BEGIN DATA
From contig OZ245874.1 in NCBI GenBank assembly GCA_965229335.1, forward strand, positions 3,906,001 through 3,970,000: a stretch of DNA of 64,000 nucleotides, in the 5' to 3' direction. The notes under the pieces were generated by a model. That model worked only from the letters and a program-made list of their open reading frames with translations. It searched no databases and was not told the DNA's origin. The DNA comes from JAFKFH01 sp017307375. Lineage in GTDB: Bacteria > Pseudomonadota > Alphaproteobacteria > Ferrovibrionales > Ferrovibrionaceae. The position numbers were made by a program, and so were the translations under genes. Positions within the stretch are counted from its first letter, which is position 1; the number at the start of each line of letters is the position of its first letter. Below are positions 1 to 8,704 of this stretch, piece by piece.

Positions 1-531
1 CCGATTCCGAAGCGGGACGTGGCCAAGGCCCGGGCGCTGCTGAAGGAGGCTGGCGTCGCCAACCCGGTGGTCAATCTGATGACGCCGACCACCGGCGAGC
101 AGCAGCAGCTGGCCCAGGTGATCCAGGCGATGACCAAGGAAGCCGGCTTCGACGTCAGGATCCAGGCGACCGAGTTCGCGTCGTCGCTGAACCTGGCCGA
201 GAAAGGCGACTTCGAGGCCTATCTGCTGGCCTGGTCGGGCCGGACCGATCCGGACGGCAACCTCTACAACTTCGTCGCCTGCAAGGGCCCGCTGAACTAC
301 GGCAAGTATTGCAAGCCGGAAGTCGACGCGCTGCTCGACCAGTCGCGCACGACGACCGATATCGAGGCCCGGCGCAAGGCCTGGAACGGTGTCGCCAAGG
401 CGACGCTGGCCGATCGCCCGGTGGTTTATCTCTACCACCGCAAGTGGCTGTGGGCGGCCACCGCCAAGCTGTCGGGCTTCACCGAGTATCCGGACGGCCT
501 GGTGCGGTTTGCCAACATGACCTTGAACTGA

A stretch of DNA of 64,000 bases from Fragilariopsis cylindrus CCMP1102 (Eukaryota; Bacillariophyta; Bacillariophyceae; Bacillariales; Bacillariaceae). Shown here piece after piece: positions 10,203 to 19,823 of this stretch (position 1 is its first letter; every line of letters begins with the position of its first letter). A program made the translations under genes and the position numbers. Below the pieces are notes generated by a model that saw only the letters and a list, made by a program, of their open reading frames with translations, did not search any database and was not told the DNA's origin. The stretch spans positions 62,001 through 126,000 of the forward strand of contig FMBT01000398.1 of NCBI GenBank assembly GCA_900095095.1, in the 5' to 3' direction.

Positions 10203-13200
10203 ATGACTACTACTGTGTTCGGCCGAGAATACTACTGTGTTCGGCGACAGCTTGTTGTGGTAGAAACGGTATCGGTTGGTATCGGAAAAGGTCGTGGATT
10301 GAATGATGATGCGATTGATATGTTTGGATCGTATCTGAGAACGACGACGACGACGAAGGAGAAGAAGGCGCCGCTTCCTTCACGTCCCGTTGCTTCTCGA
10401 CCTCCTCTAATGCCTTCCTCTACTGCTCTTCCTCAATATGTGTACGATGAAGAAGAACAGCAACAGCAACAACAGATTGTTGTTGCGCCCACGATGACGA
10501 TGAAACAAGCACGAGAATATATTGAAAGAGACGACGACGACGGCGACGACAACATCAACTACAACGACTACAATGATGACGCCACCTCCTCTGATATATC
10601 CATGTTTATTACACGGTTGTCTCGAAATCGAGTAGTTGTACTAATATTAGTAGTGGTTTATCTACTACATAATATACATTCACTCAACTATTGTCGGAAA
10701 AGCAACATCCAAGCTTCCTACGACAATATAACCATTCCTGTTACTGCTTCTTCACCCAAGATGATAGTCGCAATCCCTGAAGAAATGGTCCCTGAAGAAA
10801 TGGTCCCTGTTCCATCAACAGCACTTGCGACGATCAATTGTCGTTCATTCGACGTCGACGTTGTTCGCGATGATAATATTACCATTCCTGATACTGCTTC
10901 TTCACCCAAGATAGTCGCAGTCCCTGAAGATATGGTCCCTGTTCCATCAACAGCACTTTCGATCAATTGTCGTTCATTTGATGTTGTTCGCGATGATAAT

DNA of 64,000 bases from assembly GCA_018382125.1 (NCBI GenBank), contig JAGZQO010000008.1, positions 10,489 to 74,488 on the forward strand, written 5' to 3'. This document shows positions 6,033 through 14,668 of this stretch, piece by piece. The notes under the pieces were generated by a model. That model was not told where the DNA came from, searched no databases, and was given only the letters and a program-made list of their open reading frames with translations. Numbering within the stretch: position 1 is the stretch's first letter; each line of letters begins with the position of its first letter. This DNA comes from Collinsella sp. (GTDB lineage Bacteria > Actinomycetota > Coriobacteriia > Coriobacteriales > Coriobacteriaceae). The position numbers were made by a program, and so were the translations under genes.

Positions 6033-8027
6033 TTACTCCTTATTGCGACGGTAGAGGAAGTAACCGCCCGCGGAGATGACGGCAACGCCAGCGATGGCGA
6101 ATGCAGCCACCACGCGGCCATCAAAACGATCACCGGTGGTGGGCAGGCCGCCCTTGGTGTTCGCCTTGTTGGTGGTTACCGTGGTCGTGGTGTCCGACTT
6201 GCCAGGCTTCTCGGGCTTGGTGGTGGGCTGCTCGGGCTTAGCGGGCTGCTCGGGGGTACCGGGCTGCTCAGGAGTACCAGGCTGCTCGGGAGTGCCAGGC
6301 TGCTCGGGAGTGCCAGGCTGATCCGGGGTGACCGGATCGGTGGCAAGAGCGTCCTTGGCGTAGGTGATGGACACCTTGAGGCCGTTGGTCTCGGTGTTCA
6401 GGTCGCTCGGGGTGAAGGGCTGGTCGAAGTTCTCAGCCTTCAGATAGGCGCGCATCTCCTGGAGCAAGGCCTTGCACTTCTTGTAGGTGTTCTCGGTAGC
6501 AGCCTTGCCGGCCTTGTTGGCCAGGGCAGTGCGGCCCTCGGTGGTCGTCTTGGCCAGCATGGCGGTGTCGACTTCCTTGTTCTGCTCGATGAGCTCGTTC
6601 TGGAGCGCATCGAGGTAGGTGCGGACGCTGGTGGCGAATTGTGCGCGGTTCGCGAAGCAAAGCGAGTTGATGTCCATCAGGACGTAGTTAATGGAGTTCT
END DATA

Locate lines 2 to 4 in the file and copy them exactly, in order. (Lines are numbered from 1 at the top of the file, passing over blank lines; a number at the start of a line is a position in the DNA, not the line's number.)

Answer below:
Positions 1-531
1 CCGATTCCGAAGCGGGACGTGGCCAAGGCCCGGGCGCTGCTGAAGGAGGCTGGCGTCGCCAACCCGGTGGTCAATCTGATGACGCCGACCACCGGCGAGC
101 AGCAGCAGCTGGCCCAGGTGATCCAGGCGATGACCAAGGAAGCCGGCTTCGACGTCAGGATCCAGGCGACCGAGTTCGCGTCGTCGCTGAACCTGGCCGA